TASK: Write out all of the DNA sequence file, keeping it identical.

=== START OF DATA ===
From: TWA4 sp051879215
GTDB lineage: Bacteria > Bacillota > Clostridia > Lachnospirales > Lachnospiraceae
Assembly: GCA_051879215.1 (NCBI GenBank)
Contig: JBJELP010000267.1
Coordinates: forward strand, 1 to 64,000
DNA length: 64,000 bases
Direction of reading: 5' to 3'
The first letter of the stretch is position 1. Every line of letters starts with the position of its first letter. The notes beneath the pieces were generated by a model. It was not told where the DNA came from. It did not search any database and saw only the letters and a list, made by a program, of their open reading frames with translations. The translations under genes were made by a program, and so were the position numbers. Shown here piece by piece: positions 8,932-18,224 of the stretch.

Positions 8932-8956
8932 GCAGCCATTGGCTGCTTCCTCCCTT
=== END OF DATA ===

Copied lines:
From: TWA4 sp051879215
GTDB lineage: Bacteria > Bacillota > Clostridia > Lachnospirales > Lachnospiraceae
Assembly: GCA_051879215.1 (NCBI GenBank)
Contig: JBJELP010000267.1
Coordinates: forward strand, 1 to 64,000
DNA length: 64,000 bases
Direction of reading: 5' to 3'
The first letter of the stretch is position 1. Every line of letters starts with the position of its first letter. The notes beneath the pieces were generated by a model. It was not told where the DNA came from. It did not search any database and saw only the letters and a list, made by a program, of their open reading frames with translations. The translations under genes were made by a program, and so were the position numbers. Shown here piece by piece: positions 8,932-18,224 of the stretch.

Positions 8932-8956
8932 GCAGCCATTGGCTGCTTCCTCCCTT